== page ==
WA is a bit like a big old bowl of spaghetti, which can be eaten as much as it likes, but can never be fully cooked.
In the meantime, it’s still home to the state’s largest city, Perth, which is also home to a couple of major ports and the largest concentration of businesses and industries in Australia.
But while Perth’s population has been rising steadily over the last few decades, the WA economy is also rapidly expanding, driven by the growing popularity of the state as a tourism destination and by the influx of foreign investment into the state.
The state’s main airport, Perth International, was expanded last year from its current capacity of just over 3 million passengers a year to over 5 million by 2019.
And it’s also been able to expand its roads and bridges, while providing many more jobs and opportunities for the community.
Warnings about the potential impact of climate change on WA’s state and local economies have been coming in for years, and are now getting a lot more serious.
That’s because the state is already experiencing its most significant climate change event on record, with a new report estimating that sea level rise will cause the state to be more vulnerable to the impact of sea level rises in the future.
This year’s report, released by the state government in December, estimates that by the end of the century the state will be exposed to a rate of sea-level rise equivalent to that of Sydney or Melbourne combined.
It says the impact will be worse for the south-west and eastern parts of WA, where the coastline will be more heavily exposed to sea-levels.
WA’s climate change impacts are already already being felt in some areas of WA.
There’s already been some significant damage to infrastructure in the region, such as the dam at Waimate, which has been breached more than 100 times.
A massive flood hit the region last year, with many homes and businesses submerged under a metre of water.
Then there’s the fact that the state has already experienced a number of other extreme weather events over the past few decades.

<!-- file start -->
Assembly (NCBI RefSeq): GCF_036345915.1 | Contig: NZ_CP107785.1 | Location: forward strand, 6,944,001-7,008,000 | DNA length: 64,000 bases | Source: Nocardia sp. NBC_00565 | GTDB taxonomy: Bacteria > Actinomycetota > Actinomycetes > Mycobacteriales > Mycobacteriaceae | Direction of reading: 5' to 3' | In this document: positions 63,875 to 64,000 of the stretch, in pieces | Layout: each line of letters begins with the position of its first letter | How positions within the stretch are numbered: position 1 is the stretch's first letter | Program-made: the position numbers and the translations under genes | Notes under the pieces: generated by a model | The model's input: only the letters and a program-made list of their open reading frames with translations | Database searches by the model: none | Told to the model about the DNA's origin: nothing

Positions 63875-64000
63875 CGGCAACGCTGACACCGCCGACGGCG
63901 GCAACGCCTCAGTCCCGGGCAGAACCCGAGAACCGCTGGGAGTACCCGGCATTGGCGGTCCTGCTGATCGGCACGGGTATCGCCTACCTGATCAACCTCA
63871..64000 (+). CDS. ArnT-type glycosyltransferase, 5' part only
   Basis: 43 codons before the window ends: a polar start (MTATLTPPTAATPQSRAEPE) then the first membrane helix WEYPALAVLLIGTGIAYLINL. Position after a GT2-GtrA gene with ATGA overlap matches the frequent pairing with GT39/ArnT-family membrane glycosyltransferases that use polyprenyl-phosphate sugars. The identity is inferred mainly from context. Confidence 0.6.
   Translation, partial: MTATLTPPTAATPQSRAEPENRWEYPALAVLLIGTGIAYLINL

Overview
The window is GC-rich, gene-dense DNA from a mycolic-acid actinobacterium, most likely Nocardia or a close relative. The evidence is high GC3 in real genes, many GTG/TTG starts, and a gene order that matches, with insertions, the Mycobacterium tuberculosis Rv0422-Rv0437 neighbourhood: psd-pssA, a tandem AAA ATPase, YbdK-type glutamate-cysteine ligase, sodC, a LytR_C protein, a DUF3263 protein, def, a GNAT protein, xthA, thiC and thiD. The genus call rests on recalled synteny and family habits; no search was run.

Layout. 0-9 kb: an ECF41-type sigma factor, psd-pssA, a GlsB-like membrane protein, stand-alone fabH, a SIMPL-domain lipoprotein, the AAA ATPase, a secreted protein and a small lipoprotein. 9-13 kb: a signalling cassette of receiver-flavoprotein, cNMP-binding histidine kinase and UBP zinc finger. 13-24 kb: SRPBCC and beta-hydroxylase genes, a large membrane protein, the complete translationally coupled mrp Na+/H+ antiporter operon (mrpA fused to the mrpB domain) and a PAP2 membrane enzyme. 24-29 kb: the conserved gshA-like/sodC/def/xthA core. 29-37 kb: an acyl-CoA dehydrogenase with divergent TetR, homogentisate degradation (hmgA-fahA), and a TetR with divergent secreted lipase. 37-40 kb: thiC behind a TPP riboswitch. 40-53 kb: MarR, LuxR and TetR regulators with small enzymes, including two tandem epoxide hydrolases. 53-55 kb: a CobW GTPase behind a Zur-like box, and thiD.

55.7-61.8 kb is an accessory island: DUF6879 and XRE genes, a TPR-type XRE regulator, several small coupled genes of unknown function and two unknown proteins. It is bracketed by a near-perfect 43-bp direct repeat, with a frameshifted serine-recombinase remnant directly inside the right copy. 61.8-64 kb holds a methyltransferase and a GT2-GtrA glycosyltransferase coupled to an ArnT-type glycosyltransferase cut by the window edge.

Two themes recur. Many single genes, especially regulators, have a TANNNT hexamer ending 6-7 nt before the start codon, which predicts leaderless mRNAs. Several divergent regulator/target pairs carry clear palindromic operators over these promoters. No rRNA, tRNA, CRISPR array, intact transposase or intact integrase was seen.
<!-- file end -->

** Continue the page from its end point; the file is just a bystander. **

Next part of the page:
Those include a record-breaking heatwave in 2009 that killed more than 2,000 people, as well as a massive bushfire in 2013 that burnt about 1,500 hectares of forest and destroyed hundreds of homes.
These events have resulted in more than 30 deaths and more than $3 billion in damages, and the state now has the highest number of climate disasters in Australia in terms of fatalities.
One of the most significant impacts of the drought, which hit WA in 2015 and caused widespread crop failures, is also being felt right now.
For example, WA’s dry conditions have already caused significant damage in the state, with more than 500,000 hectares of crop loss in the past year alone.
Another major threat to WA’s economy has been the impact on the tourism industry, which includes the tourism and entertainment industries.
Tourism has been booming in WA for the past two decades, but the number of visitors has fallen dramatically in recent years.
Australia’s economy was worth $14 billion in 2016, but that figure is now projected to drop to $6 billion by 2026.
As a result, WA is seeing a drop in business travel and a significant drop in visitor numbers.
The state’s tourism industry is also facing its biggest downturn in years, with tourism spending down nearly 40 per cent in the last two years, according to the WA Tourism Council.
Business is being affected by the drought in particular, and it’s putting pressure on WA businesses.
We’re seeing a lot of business closures, a lot in the industry are going under the knife, and a lot is also moving overseas.
It’s a big blow to the tourism sector in WA.
WA’s tourism revenue has also suffered.
When WA became independent in 1991, the state was already facing its worst recession in more 30 years.
That recession resulted in the collapse of the gold industry in WA, with the collapse in gold prices and the consequent loss of billions of dollars in income.
The state has now had two decades of relatively steady economic growth and tourism is a big part of the growth.
But it’s facing a real economic threat.
Even though the downturn is temporary, WA businesses are already feeling the effects of it.
In particular, the number and quality of job offers are falling, which could have a devastating effect on the industry.
Some businesses have already reported that job offers for those looking for work have dropped by more than 60 per cent since the end for the state in April.
So, businesses that rely on tourism, including the tourism industries, are struggling.
People are looking for jobs.
They’re looking for places to live, and they’re looking to come and do a job.
WA is facing an economic challenge that’s going to impact all sectors of the economy, not just the tourism sectors.
At the moment, it looks like